In recent years, gravel bikes have surged in popularity, and have become the go-to choice for many riders. It's easy to see why with their versatility and ability to handle a wide range of terrains, but there's a lot that often goes unmentioned. Should you buy a gravel bike, or is gravel just bike industry hype?
For many happy years, you had your road bike for, er, riding on the road, and perhaps a cyclocross bike for muddy winter cyclocross racing and hacking about, or a mountain bike if you regular encountered trails. The usage definitions were clearer, but then cyclists started buying cyclocross bikes and adapting them for winter riding and commuting, with mudguards and racks (where they have mounts) and wider tyres.
Meanwhile, over in the US there has been a growing popularity for gravel races, long distance events held predominantly on gravel tracks (there are lots of them in the States). This pretty much led to the development of the dedicated gravel bike, because the industry is always keen to exploit a trend. Gravel bikes are distinct from a cyclocross, mountain or road bikes, but borrowing key features from each of them.
Disc brakes are pretty much mandatory. There is clearance for wider tyres, rack and mudguard mounts, and the geometry is designed for comfort, splitting the difference between a road and cyclocross bike.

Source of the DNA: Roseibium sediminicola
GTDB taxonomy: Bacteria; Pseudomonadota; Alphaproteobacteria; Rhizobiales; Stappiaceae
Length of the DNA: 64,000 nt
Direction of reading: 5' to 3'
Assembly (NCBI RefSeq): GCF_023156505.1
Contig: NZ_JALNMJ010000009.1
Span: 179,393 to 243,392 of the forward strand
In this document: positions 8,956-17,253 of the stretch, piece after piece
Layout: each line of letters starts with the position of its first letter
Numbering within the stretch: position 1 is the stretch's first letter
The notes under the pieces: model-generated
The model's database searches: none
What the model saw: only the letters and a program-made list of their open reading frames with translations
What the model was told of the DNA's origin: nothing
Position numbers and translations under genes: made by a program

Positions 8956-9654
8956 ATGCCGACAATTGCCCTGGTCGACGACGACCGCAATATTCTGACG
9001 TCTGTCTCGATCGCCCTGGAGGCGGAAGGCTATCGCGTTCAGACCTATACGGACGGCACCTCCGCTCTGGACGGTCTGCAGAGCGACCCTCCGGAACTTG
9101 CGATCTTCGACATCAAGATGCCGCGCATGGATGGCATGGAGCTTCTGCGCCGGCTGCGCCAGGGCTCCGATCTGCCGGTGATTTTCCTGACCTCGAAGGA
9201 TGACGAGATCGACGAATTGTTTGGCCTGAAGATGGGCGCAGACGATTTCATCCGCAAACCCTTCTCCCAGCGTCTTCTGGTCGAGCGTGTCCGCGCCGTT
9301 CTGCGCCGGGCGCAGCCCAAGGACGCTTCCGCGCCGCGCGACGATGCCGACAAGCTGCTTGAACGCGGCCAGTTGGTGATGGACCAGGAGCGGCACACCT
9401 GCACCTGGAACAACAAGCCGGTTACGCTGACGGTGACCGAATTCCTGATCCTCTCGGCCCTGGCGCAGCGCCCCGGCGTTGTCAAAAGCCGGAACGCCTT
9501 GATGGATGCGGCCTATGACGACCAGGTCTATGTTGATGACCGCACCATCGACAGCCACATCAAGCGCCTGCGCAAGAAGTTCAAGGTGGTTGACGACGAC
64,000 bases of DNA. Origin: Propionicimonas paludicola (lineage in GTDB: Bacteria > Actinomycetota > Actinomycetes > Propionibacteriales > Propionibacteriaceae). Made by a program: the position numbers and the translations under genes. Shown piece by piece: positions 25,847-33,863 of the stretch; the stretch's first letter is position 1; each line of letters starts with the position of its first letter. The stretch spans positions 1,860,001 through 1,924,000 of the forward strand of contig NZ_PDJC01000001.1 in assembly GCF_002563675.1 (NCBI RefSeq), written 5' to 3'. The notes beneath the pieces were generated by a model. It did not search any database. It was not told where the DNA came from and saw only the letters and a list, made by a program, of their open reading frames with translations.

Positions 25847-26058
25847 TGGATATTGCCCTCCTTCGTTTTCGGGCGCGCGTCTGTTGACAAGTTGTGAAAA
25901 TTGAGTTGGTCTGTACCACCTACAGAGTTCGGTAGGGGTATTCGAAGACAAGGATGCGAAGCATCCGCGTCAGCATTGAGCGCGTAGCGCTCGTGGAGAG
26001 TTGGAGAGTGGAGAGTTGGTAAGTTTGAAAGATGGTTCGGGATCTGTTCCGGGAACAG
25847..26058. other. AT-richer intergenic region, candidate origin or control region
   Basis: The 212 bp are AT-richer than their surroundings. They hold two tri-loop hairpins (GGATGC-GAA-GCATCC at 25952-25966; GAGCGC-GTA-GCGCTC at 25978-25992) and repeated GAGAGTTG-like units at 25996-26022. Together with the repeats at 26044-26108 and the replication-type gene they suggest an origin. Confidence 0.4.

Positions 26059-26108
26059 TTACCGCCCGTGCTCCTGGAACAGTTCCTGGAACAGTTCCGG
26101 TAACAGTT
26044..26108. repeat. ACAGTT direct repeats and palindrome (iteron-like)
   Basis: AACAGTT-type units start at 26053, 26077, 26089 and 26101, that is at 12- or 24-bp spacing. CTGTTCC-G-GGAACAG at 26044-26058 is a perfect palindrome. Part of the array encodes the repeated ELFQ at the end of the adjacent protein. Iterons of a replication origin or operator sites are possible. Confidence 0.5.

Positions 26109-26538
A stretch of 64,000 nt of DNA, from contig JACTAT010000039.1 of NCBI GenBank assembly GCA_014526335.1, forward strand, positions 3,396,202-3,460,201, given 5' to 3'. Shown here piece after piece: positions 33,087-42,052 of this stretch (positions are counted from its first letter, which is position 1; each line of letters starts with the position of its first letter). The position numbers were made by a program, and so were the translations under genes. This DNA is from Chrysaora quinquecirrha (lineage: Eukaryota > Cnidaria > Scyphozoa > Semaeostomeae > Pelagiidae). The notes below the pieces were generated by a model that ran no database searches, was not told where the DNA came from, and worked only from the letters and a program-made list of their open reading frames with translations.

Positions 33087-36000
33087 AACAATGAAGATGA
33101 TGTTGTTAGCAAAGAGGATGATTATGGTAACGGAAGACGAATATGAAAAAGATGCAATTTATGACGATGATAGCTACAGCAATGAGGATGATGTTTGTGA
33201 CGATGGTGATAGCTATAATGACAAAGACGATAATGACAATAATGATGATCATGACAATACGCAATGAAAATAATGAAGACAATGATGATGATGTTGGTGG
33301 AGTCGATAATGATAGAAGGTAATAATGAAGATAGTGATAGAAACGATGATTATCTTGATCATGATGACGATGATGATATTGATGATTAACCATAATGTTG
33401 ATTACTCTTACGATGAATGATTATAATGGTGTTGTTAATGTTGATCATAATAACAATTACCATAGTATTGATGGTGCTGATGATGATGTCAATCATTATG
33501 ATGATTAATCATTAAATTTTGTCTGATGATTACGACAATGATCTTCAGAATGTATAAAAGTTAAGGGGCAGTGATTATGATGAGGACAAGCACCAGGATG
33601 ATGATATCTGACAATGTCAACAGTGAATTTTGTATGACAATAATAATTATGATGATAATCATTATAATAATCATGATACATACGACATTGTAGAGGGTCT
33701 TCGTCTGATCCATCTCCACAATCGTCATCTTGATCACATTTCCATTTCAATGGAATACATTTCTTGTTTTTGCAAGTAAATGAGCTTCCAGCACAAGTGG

Here are some tips and key things you need to know about gravel bikes to decide if it's the bike genre for you...
Firstly, don't be put off by the 'gravel bike' label. While there may not be many gravel roads around your way, gravel bikes are great for a whole lot more than riding on actual gravel.
Unless you're racing, a gravel bike could be the single bike you need as they are capable of riding almost everything, except very technical mountain bike trails.
Raleigh’s Terry Blackwood says: “Most of us don’t race seriously so we use our bikes to commute and for fun. The ability to use full mudguards makes them a year-round choice, the large volume tyres deal well with British roads and allow a wider choice of routes.
"The riding position is comfortable and the bikes are still fast enough to challenge Strava segments.”
Gravel bikes allow you to switch your tyres easily and with the right tyre selection, a gravel bike can be ridden comfortably in all seasons, making it suitable for year-round cycling.
They also typically have a more relaxed and comfortable geometry, making them suitable for long-distance rides and bikepacking. They tend to be more stable too, which can be beneficial in the winter months on slippery road surfaces.
While you may not be able to spot the difference between the geometry of a road bike and a gravel bike, the small differences make a huge difference to their handling.
The main differences are that gravel bikes often feature a slack head tube angle, longer wheelbase and lower bottom bracket, which all add to the stability.
While gravel bikes prioritise stability, they are less nimble than road bikes unless they are fully-fledged gravel race bikes. This means they won't feel as agile when navigating technical sections, and could be less responsive when leaning into corners.